NEWARK – New Jersey’s Office of the Insurance Fraud Prosecutor today charged eleven individuals, including three chiropractors, with various offenses for their alleged roles in two separate schemes which used “runners” to recruit patients to the chiropractors’ practices, Attorney General Paula Dow announced.
“These alleged schemes involved chiropractors recruiting runners and runners recruiting patients, all in the name of greed,” said Dow. “Such conduct corrupts the insurance system because it gives powerful financial incentives that can influence a doctor’s treatment decisions to maximize insurance billings.”
As charged in the complaints, the chiropractors used “runners” to identify and contact individuals who had recently been involved in motor vehicle accidents. The runners would then recruit those individuals to undergo chiropractic treatment. The chiropractors paid the runners money for recruiting patients to their practices. The recruitment of patients by the runners, and the subsequent treatment, enabled the chiropractors to file claims for payment from multiple insurance companies.
New Jersey law includes an “anti-running statute,” which imposes criminal penalties for acting as a runner or using, directing, or employing a runner. The statute defines a “runner” as a person who attempts to procure a patient or client at the direction of and for a health care professional or attorney in exchange for a pecuniary benefit, when the health care professional or attorney intends to assert a claim against an insured person or an insurance carrier for providing services to the patient or client. The anti-running statute carries a presumptive sentence of three to five years in state prison, as well as other penalties.
“Insurance fraud is a major reason why New Jersey’s insurance rates, especially auto insurance rates, are among the highest in the nation,” said Acting Insurance Fraud Prosecutor Chillemi. “The Office of the Insurance Fraud Prosecutor will vigorously investigate and prosecute those who use running schemes to defraud insurance companies, and in turn, insurance consumers, who often bear the cost of such fraud through increased premiums.”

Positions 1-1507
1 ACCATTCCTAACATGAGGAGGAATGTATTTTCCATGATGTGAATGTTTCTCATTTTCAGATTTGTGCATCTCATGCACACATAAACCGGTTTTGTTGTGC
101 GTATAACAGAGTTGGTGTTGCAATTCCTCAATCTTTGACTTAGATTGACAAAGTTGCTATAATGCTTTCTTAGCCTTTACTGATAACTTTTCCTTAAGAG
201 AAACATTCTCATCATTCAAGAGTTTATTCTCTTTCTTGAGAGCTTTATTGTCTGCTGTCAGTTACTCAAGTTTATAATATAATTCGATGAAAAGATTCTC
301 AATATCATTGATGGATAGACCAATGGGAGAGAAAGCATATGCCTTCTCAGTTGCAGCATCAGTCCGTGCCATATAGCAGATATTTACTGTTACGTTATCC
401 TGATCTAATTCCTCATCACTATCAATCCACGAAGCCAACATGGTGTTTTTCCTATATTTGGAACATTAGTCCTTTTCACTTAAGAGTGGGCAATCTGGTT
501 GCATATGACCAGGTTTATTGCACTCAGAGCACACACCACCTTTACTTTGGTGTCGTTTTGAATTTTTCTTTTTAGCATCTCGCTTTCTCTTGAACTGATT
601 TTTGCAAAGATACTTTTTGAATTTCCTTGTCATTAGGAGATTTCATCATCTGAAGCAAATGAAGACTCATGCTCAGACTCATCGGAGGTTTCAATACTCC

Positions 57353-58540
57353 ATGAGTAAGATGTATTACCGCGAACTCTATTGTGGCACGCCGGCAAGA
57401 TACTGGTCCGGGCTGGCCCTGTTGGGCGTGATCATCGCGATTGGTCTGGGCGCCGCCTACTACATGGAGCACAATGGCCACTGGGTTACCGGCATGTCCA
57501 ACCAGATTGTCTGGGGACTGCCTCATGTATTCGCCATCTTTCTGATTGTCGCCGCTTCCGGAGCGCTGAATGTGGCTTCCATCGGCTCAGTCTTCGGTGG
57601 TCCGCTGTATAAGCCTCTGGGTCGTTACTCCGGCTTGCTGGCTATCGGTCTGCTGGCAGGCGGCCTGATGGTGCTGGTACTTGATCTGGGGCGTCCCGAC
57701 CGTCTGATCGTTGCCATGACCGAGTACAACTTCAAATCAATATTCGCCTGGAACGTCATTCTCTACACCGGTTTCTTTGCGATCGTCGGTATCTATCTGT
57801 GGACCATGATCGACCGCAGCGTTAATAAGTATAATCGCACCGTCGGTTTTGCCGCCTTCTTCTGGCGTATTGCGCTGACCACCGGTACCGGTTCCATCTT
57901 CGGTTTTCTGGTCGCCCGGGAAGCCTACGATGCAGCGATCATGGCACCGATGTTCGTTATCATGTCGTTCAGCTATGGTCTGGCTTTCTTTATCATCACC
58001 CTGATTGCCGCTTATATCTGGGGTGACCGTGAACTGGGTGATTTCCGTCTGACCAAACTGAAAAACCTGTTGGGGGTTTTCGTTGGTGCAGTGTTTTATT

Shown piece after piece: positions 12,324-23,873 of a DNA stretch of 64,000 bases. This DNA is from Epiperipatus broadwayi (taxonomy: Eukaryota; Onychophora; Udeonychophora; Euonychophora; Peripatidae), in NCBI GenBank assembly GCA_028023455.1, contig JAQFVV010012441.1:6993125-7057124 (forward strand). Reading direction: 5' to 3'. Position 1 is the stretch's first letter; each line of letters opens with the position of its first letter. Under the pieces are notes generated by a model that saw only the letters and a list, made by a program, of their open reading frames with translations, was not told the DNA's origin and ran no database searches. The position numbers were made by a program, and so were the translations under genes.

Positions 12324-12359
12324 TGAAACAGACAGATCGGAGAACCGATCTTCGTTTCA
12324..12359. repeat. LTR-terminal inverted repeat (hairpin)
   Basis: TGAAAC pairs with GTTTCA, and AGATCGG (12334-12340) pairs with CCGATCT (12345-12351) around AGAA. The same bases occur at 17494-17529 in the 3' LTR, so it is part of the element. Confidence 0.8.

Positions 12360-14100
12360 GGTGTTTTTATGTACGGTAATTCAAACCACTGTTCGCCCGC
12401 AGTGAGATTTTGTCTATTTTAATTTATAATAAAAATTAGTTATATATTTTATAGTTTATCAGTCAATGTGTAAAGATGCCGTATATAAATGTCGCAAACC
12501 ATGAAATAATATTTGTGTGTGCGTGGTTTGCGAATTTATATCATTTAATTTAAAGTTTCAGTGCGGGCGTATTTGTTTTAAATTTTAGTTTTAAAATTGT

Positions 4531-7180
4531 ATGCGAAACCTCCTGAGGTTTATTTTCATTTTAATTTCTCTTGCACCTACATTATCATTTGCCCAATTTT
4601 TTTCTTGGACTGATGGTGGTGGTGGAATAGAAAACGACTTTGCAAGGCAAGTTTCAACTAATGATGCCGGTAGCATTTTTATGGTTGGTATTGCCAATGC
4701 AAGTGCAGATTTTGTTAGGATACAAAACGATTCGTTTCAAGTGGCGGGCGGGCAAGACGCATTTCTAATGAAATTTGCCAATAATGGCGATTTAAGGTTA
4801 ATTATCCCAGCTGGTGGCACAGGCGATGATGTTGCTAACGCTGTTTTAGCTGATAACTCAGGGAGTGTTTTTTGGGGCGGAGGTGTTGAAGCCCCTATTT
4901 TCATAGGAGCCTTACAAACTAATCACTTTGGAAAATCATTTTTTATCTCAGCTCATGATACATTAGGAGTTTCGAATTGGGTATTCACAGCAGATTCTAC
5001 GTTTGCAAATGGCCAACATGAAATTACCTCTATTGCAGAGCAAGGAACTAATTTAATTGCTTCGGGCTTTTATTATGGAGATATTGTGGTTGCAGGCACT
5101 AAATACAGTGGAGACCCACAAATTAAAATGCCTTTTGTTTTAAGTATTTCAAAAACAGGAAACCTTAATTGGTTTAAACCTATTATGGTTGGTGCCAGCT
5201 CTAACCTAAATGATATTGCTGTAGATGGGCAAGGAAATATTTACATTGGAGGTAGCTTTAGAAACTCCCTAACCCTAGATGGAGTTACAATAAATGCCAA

Three Perth Amboy men are accused of being “runners” for Scott Greenberg, D.C., a New Brunswick chiropractor. According to Chillemi, Greenberg allegedly paid a total of over $130,000 to six runners to recruit numerous patients to his practice between February 2010 and the present. Based on the investigation to date, runners were paid approximately $500 to over $1500 per patient in this alleged scheme, and over fifty patients were recruited.
Greenberg was charged with conspiracy, money laundering, health care claims fraud, misconduct by a corporate official and criminal use of runners. Orlando Sanchez, 44; Jimmy A. Tovar, 35 and Andres D. Sanchez Munoz, 42, all of Perth Amboy, were charged with conspiracy, money laundering, health care claims fraud, and criminal use of runners.
In a separate alleged scheme, the owners of Chiropractic Centre of Elizabeth, Chiropractic Centre of Newark and Chiropractic Centre of Jersey City are accused of conspiring to use runners to recruit over 50 patients. According to Chillemi, Christopher Montana, D.C. and Fernando Barrese, D.C. were arrested on charges of conspiracy, financial facilitation of criminal activity (money laundering), filing false and fraudulent tax returns, commercial bribery and use of runners.
Alcindor Robin, 56, of Elizabeth, was charged with conspiracy, health care claims fraud and use of runners. The complaint alleges that Robin acted as a runner by soliciting patients to receive medical treatment from doctors who intended to file claims with insurance companies.
Both investigations remain ongoing, as do asset forfeiture efforts, officials said. The defendants are presumed innocent until proven guilty in a court of law.
Dow thanked the Perth Amboy Police Department under the command of Acting Chief of Police Benjamin Ruiz, the New Jersey Division of Taxation, the Federal Bureau of Investigation, Newark Division, under the direction of Special-Agent-in-Charge Michael Ward, and the United States Attorney’s Office for the District of New Jersey, under the direction of United States Attorney Paul J. Fishman.
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